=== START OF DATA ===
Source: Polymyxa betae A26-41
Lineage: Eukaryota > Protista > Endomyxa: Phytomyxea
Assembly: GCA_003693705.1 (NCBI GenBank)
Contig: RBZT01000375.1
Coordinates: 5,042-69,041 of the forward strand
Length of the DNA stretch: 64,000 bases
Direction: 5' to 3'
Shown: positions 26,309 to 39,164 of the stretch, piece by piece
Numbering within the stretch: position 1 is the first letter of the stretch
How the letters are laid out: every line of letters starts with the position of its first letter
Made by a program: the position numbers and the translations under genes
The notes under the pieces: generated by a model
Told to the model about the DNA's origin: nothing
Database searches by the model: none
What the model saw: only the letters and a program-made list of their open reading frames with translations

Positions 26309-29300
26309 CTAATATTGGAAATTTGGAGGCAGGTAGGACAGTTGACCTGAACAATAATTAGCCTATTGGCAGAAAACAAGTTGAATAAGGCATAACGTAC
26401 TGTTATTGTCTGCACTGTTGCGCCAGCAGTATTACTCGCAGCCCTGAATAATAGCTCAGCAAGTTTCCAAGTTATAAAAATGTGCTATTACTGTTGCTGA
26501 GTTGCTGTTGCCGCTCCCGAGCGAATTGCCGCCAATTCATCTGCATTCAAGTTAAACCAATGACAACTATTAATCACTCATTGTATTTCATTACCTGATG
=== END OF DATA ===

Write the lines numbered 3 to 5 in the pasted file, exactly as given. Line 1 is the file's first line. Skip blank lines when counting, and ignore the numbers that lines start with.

Assembly: GCA_003693705.1 (NCBI GenBank)
Contig: RBZT01000375.1
Coordinates: 5,042-69,041 of the forward strand